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The Problem of Using Choose as the Default Mode
Oracle Tips by Burleson
 

One of the most confounding problems with Oracle databases happens when they do not explicitly set their optimizer_mode parameter in their init.ora file. As you may know, when no optimizer_mode is specified, Oracle8i defaults to optimizer_mode=choose.

The choose default mode is very dangerous for several reasons. The choose mode evaluates whether to use the RBO or the CBO according to the presence or absence of CBO statistics. If statistics exist, then use the CBO; else use the RBO. The problem comes in when table and indexes are “accidentally” analyzed. For example, a DBA might want to know the average row length for a table and issue the analyze table command to populate the avg_row_len column in the DBA_TABLES view, not realizing that he or she has just changed the execution plans for dozens of SQL statements.

The real problem with the choose mode is that whenever any table or index contains statistics, the choose mode assumes that you want to use the CBO and uses internal statistics (such as the number of data blocks allocated to the tables) to estimate statistics for the other tables in the query. These estimates are quite poor and usually result in a suboptimal execution plan for the query. This statistics estimation is done during the parse phase of SQL execution, and the time required to gather statistics for the CBO can be very significant.

It is very common in shops that are new to Oracle and use the default optimizer_mode=choose. One of the first things that I look at when a shop complains of poor SQL response time is the default optimizer mode and the existence of complete statistics for the CBO. Most Oracle shops do not use choose as their default, and conduct a test of performance using each optimizer mode and settle upon a default of rule, first_rows, or all_rows as their default optimizer mode.

Using a Rule-Based Default Optimizer Mode

Some Oracle8i databases continue to use a rule-based default (optimizer_mode=rule), and the DBA tunes selected queries by adding cost-based hints and selectively analyzing tables and indexes. This allow the best of both worlds because the reliable and predictable rule-based optimizer is used for the simple SQL, while queries that required specialized access methods such as bitmap indexes or hash joins can still use cost-based optimization.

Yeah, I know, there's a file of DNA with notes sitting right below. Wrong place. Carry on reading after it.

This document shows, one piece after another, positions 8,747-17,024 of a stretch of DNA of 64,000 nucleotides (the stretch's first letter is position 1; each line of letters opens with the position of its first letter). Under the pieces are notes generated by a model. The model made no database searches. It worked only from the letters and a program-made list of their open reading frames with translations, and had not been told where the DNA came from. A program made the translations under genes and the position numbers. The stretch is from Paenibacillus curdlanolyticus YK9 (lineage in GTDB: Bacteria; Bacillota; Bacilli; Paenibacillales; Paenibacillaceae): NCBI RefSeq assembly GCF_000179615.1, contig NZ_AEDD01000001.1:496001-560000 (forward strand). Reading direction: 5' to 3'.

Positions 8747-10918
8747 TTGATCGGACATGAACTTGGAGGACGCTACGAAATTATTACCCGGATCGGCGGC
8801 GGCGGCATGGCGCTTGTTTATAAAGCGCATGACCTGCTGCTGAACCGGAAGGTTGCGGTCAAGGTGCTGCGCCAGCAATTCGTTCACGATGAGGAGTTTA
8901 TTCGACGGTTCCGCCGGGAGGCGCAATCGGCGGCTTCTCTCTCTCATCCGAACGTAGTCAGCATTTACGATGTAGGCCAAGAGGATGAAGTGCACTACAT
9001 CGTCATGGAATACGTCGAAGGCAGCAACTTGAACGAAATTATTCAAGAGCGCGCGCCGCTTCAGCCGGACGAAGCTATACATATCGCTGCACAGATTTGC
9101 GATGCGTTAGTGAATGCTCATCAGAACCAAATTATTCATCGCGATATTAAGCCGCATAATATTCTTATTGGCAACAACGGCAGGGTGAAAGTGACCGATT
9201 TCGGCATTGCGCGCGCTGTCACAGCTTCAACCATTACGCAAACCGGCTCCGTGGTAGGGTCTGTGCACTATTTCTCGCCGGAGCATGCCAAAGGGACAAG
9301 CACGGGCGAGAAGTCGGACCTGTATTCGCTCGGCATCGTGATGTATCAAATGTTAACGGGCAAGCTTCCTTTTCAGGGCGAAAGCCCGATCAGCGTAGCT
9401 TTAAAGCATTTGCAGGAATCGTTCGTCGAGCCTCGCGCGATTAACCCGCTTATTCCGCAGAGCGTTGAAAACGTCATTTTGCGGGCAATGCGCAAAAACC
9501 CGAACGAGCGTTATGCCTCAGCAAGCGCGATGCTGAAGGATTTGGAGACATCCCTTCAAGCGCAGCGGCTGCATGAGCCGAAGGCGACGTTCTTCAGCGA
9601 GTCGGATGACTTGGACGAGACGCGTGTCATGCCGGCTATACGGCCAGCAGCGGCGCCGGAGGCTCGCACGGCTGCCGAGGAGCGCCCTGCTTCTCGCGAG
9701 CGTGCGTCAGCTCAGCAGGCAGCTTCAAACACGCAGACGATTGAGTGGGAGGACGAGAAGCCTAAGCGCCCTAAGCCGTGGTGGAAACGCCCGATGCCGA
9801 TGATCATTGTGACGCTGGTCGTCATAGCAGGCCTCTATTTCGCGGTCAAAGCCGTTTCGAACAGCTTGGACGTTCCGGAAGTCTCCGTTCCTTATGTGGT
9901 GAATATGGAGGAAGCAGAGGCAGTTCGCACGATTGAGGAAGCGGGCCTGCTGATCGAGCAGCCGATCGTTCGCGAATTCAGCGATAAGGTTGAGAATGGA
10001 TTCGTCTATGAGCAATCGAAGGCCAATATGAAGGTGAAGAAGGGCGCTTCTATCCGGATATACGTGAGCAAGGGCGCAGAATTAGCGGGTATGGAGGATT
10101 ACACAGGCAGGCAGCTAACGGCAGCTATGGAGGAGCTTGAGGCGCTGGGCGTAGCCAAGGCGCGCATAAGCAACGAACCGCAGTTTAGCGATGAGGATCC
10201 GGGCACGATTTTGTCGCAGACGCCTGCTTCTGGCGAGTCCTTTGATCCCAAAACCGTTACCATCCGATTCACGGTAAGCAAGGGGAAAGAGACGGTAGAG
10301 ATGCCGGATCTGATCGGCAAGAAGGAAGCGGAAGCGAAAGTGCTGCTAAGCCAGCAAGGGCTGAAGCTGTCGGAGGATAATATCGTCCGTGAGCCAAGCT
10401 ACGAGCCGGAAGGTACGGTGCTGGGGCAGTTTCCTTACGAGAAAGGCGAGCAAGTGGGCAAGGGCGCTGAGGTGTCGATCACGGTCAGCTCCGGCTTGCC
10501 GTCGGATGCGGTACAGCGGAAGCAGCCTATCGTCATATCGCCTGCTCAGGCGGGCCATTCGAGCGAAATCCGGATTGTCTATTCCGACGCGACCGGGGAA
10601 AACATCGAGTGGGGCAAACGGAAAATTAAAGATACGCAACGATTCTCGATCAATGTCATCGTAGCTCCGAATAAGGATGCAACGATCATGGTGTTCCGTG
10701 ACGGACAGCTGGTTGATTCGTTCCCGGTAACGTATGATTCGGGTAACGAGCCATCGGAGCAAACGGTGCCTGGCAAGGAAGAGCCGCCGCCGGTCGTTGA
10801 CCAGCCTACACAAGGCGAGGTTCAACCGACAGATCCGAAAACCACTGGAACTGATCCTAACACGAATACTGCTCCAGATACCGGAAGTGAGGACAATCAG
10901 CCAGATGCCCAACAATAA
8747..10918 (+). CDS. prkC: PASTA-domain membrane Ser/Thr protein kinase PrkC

The choice about using a rule-based default is generally made by running the production database for one day in rule mode and another day in first_rows mode, and then choosing the appropriate default in accordance with performance feedback from end users and internal performance measurements from STATSPACK. The goal is to minimize the amount of manual SQL tuning by choosing a default optimizer mode with the best overall performance. This empirical approach ensures that a minimal number of SQL statements will have a sub-optimal execution plan.

One problem with the first__rows or all__rows optimizer_mode is that it forces all statements into CBO whether they have statistics or not. In the preceding scenario, the DBA should also make sure all indexes and tables are analyzed.

When using a rule-based default, you can still use all of the robust features of Oracle8i, including optimizer plan stability (stored outlines), cursor sharing, and the advanced cost-based hints. However, you always need to keep in mind the differences between cost-based and rule-based optimization. The driving table for cost-based optimization (when using the ordered hint) is the reverse of that for rule-based optimization, and rule-based queries are generally tuned by resequencing table names in the from clause and predicates in the where clause. Conversely, cost-based tuning relies on hints, CBO statistics, and the settings for numerous initialization parameters to determine the optimal table join order and overall execution plan.


This is an excerpt from "Oracle High-Performance SQL Tuning" by Donald K. Burleson, published by Oracle Press.

  
 

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